Ilford Multigrade 500H and RH Design StopClock

Discussion in 'Enlarging' started by L.J.SILVER, Dec 9, 2010.

  1. L.J.SILVER

    L.J.SILVER Member

    Messages:
    44
    Joined:
    Jan 20, 2009
    Shooter:
    Multi Format
    I'm setting up a Multigrade 500H head on a Laborator 1200 (brimming with excitement!) and I have a couple of questions regarding RH Design timers which I hope users of these equipment can shed some light on.

    I've been told that the RH Design StopClock 500 timer is excellent and is well worth the big bucks it sells for. I'm hesitant because I'm not sure about getting a timer that is model specific and dedicated solely to the 500H - apparently it can't be used with any other enlarger heads. Can the 'regular' StopClock be used with the 500H?

    Also, my understanding is that the StopClock 500 timer works by a two exposure method to give a particular contrast grade - sort of a serial double exposure with varying times for the blue and the green bulbs (instead of varying the intensity of the two and exposing simultaneously). Well, this double exposure method does sound (dare I say without having used it) clumsy. I also anticipate difficulties in repeatability in dodging and burning. At the very least it does sound like it'll be a hassle to work with. I'd very much appreciate your views based on your experience on this please?

    The 500H I've got does come with the original Ilford timer. Any opinions on this Ilford timer compared to the StopClock 500? I'll be printing with both graded as well as variable contrast papers by the way.

    Thanks and best wishes!
     
  2. Tom Kershaw

    Tom Kershaw Subscriber

    Messages:
    2,948
    Joined:
    Jun 5, 2004
    Location:
    South Norfol
    Shooter:
    Multi Format
    The Stop Clock 500 is useful because it automates f-stop orientated printing which otherwise requires some note making. The green light is easier to focus the negative with on the base board.

    BTW) On APUG it is often helpful to know the country you're posting from.

    Tom
     
  3. resummerfield

    resummerfield Subscriber

    Messages:
    1,360
    Joined:
    Jan 28, 2005
    Location:
    Alaska
    Shooter:
    Multi Format
    RH Designs makes 3 versions of the StopClock timer: the standard Professional, the Vario with extra provisions for use with cold light heads, and the 500 for the Ilford system. I personally use the Vario, and use it on both my cold light head and a Durst CLS501 halogen head. I suspect the Vario could also be used on the Ilford 500 system if you use the standard Ilford controller.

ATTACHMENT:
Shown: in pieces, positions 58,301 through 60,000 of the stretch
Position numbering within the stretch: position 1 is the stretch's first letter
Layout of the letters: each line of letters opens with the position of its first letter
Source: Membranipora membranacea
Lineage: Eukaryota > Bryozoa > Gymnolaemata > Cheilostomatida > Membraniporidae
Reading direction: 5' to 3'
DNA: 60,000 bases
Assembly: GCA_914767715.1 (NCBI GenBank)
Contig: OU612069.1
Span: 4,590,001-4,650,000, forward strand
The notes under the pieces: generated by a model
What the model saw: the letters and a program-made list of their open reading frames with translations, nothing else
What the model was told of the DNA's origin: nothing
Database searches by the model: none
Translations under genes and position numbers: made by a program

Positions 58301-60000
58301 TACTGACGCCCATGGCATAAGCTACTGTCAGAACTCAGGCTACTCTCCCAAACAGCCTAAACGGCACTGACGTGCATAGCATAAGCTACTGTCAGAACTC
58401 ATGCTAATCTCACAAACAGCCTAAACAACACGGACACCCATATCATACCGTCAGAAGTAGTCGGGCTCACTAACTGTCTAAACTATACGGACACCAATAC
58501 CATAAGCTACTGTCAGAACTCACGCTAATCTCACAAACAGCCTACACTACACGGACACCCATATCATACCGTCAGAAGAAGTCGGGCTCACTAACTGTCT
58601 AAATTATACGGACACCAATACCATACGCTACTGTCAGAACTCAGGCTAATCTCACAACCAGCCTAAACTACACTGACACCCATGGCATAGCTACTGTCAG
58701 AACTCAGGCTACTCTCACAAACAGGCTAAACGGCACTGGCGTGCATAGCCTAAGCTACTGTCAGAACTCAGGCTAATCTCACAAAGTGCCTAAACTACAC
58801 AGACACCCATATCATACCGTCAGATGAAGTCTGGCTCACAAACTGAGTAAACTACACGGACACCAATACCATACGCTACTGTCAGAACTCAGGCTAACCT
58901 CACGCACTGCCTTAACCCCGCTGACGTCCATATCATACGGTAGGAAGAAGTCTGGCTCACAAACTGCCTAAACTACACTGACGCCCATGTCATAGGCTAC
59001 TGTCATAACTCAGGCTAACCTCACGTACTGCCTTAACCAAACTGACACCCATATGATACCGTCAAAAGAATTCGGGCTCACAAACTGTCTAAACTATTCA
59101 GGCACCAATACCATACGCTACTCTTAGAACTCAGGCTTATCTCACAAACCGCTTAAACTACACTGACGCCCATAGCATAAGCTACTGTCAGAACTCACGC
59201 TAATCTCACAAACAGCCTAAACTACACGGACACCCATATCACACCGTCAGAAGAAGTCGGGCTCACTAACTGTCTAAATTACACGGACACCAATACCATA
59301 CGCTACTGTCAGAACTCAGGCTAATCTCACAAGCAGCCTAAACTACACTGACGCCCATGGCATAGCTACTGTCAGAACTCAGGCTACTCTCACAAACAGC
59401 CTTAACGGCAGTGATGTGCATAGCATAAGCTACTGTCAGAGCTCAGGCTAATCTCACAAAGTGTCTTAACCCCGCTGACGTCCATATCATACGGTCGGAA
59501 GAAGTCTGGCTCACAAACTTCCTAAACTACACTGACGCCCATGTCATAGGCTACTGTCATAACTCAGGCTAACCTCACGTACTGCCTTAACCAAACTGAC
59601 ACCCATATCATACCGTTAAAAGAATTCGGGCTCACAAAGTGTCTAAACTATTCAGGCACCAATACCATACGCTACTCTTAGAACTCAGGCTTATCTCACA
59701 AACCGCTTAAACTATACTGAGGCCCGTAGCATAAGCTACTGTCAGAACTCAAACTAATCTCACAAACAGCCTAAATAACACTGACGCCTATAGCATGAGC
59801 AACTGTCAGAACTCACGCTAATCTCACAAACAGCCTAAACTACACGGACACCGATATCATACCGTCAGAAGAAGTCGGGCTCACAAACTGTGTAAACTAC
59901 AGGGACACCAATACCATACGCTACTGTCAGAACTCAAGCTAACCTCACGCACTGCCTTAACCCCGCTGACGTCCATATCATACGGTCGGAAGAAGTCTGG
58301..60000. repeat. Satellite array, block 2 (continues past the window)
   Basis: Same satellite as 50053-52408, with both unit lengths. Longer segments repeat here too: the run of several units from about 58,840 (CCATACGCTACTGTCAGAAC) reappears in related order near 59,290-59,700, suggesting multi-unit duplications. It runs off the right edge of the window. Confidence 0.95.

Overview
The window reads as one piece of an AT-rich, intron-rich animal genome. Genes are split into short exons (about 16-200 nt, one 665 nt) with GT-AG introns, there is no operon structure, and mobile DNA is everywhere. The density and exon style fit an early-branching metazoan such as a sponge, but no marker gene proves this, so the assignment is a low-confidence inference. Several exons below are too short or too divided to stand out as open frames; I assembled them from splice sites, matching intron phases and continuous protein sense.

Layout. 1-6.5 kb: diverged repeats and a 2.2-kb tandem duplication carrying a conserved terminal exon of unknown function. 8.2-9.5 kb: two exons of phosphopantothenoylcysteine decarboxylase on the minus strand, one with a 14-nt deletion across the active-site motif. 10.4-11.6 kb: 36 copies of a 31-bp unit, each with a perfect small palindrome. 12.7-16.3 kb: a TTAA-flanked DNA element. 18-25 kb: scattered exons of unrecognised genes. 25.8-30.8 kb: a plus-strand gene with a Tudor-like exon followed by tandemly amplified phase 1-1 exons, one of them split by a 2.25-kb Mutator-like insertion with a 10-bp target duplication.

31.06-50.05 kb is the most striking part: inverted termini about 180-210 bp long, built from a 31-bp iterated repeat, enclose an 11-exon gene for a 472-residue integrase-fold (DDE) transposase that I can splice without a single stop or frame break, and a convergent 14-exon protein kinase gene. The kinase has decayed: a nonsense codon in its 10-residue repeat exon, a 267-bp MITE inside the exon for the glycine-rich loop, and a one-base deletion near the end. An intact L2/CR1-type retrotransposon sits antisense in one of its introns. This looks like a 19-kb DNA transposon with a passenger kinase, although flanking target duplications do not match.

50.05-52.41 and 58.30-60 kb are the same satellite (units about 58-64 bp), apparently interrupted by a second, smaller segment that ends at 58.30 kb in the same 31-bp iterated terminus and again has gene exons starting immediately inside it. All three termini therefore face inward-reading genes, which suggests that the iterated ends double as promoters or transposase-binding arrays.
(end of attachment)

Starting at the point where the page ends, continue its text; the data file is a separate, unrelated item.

I can use my Vario to expose by the common single exposure method, where I set the ratio of blue/green with filters, or I can expose in two separate exposures (one for the blue light, and one for the green light), which is commonly called split-printing. I much prefer using the split printing method, and I seldom if ever use the single exposure method.

    I would suggest you phone or email RH Designs for their suggestions. I have done so in the past, and have been very pleased with their customer service. And yes, the timers are well worth the expense.
     
  4. pentaxuser

    pentaxuser Subscriber

    Messages:
    8,202
    Joined:
    May 9, 2005
    Location:
    Daventry, No
    Shooter:
    35mm
    RH Designs has a reputation second to none in terms of customer support. An e-mail from a customer will always be answered. Not only is it the owner's living but analogue photography is his hobby as well.


    pentaxuser
     
  5. ic-racer

    ic-racer Member

    Messages:
    7,473
    Joined:
    Feb 25, 2007
    Location:
    Midwest USA
    Shooter:
    Multi Format
  6. Tom Kershaw

    Tom Kershaw Subscriber

    Messages:
    2,948
    Joined:
    Jun 5, 2004
    Location:
    South Norfol
    Shooter:
    Multi Format
    I personally should try working with the ILFORD control unit for a while to get a good idea of how it functions.

    Tom
     
  7. Ross Chambers

    Ross Chambers Member

    Messages:
    703
    Joined:
    Apr 26, 2004
    Location:
    Blue Mountai
    Shooter:
    Multi Format
    I have both the RH Analyser Pro designed for the Ilford 500H head (which I bought new) and the original Ilford controller.